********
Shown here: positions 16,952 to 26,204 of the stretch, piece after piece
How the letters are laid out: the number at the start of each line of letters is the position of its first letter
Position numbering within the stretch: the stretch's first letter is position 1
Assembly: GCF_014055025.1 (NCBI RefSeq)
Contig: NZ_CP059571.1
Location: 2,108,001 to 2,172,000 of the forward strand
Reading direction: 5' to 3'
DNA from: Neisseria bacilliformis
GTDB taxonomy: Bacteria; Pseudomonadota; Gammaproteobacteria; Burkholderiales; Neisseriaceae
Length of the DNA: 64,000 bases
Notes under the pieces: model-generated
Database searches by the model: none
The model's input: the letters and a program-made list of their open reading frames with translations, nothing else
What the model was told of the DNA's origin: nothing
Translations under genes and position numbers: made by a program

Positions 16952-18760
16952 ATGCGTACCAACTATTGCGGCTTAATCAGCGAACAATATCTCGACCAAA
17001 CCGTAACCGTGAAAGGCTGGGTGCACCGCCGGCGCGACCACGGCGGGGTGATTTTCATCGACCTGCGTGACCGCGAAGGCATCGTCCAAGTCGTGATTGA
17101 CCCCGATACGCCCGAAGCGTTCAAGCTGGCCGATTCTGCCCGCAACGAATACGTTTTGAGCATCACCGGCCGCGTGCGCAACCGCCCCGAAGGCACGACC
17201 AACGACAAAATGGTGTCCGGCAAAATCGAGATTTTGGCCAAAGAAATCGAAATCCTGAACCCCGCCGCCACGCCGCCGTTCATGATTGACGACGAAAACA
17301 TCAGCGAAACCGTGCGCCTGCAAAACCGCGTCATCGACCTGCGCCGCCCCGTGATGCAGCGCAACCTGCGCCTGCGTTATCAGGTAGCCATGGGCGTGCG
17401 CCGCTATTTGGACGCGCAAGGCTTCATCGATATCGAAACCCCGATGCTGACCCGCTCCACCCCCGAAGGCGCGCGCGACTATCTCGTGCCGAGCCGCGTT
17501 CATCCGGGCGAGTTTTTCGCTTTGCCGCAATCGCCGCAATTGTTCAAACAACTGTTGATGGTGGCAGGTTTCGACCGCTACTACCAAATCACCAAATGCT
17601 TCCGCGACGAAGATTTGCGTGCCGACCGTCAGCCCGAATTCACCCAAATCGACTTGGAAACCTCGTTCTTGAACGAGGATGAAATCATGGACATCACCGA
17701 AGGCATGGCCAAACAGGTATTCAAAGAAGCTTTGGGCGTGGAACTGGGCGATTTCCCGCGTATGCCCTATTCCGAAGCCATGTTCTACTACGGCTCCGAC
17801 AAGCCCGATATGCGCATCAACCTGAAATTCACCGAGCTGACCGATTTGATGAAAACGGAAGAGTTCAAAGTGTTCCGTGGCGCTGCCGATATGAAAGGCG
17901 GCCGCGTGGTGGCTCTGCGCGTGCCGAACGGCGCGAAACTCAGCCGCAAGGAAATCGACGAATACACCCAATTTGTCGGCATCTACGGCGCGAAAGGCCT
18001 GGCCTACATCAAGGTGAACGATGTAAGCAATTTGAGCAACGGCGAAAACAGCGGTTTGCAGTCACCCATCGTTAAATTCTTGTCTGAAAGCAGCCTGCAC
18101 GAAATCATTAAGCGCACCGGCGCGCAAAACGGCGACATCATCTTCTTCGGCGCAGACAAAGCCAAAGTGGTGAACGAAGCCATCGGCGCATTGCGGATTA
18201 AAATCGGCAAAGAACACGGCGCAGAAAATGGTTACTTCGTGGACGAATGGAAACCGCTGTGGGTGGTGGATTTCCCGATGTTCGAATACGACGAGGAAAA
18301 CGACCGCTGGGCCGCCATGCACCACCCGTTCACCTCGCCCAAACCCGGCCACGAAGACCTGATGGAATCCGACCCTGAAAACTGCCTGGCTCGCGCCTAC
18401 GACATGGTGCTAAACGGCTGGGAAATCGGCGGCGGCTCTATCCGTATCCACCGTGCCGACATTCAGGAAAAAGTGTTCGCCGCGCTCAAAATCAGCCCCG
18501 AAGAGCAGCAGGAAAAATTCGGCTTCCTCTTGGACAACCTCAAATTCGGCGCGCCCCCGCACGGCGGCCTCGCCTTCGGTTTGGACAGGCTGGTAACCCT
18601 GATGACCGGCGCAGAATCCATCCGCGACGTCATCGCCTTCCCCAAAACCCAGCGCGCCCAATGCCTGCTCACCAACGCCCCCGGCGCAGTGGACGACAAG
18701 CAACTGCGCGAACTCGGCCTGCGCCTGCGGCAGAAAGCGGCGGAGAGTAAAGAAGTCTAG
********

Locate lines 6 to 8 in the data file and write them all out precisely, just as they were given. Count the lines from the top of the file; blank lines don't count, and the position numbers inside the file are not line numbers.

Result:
Location: 2,108,001 to 2,172,000 of the forward strand
Reading direction: 5' to 3'
DNA from: Neisseria bacilliformis